Agriculture Department kicks off Summer Food program to keep low-income kids from going hungry

TRENTON – The Department of Agriculture has kicked off its Summer Food Service Program today.

The Summer Food Service Program (SFSP) is funded by the U.S. Department of Agriculture Food and Nutrition Service, yet it is one of the most underutilized federal assistance programs. Officials said only 11 percent of the children who received free or reduced price lunch in New Jersey last year had access to these healthy meals during their summer vacation.

“Good nutrition is essential for children to succeed in school,” said Agriculture Department Secretary Doug Fisher.  “More than 402,000 students in our state received free or reduced price meals while school was in session.  The Summer Food Service Program can provide those students with healthy meals during the summer months, as well, to ensure they return to school in September ready to learn.”

This year, there are 98 organizations participating in the SFSP, with 1,100 feeding sites around the state.  A list of sponsors can be found here:  www.nj.gov/agriculture/divisions/fn/pdf/summersponsors.xls.

One of the cities in New Jersey participating is Perth Amboy in Middlesex County. The city is delivering free summer lunches at 40 sites to 2,154 children between ages 4 and 18.  The sites include churches, public school summer programs, various day camps and the City of Perth Amboy indoor and outdoor recreational programs, including six park programs.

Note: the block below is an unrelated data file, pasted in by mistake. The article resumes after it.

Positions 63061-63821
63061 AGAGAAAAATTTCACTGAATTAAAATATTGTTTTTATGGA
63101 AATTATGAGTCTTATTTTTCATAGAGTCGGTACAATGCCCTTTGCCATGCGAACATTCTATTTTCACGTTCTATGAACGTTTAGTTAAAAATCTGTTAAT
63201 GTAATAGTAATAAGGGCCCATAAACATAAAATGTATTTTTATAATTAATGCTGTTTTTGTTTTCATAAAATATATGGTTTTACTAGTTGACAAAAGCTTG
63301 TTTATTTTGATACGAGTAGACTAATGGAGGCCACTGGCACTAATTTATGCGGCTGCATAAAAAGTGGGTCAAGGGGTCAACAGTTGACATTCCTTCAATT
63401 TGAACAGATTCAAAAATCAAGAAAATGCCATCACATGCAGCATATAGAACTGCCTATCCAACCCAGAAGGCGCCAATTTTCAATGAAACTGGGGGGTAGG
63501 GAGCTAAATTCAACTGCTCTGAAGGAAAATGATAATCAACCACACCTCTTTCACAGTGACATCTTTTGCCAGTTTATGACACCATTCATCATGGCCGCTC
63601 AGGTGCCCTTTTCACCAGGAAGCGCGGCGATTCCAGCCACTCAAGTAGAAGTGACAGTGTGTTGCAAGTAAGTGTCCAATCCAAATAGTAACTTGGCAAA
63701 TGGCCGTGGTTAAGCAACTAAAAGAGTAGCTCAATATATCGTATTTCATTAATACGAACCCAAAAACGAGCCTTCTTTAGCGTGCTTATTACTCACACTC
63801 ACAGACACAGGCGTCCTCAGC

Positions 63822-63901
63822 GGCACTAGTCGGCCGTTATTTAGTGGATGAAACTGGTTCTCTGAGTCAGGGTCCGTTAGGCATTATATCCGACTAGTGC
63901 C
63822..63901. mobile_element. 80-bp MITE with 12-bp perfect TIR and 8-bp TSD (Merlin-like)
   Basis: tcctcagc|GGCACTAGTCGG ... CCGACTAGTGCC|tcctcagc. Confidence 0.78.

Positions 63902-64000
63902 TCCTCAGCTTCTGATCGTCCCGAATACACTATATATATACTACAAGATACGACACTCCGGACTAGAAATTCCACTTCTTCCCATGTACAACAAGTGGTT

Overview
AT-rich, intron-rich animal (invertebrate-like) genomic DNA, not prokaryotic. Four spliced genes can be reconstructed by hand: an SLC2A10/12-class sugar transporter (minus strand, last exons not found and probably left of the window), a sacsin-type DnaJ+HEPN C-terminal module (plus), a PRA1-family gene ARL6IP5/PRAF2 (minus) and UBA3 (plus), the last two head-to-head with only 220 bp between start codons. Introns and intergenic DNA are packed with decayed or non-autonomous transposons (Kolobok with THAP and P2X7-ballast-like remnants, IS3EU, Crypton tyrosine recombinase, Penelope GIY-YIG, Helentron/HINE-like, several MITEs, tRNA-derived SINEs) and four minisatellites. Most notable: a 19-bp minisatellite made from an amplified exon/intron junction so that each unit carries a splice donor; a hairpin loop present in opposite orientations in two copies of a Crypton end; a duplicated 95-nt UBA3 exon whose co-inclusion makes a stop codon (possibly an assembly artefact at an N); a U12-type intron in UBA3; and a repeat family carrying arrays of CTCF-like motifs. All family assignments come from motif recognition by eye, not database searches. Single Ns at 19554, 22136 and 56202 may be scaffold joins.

“I have seen the benefits of this program that serve our children and teenagers during the summer months,” said Mayor Wilda Diaz.  “This ensures that our youth receive a nutritional, well-balanced lunch through the various programs that the community and the City of Perth Amboy hosts.”

Begun in 1976 as an outgrowth of the National School Lunch Program, the Summer Food Service Program is designed to reach those who are age 18 or younger in economically disadvantaged areas.  It also is open to people over 18 who are mentally or physically handicapped and who participate in public or nonprofit private programs established for the disabled.

The program reimburses participating organizations for meals served to children who live in areas in which at least 50 percent of the children qualify for free or reduced-price meals under the National School Lunch Program.

Most participating organizations may be reimbursed for up to two meals a day – lunch and either breakfast or a snack. Those serving primarily migrant children may be reimbursed for up to three meals a day.

Residential camps may serve up to three meals a day, but they are reimbursed only for meals served to children eligible for free or reduced‑price meals under the National School Lunch Program.

In addition to the summer food program, the New Jersey Department of Agriculture, Division of Food and Nutrition, administers a number of programs devoted to improving the quality and provision of food to New Jersey residents, in particular those most in need, including school nutrition programs and the Child and Adult Care Food Program.

Agriculture Department kicks off Summer Food program to keep low-income kids from going hungry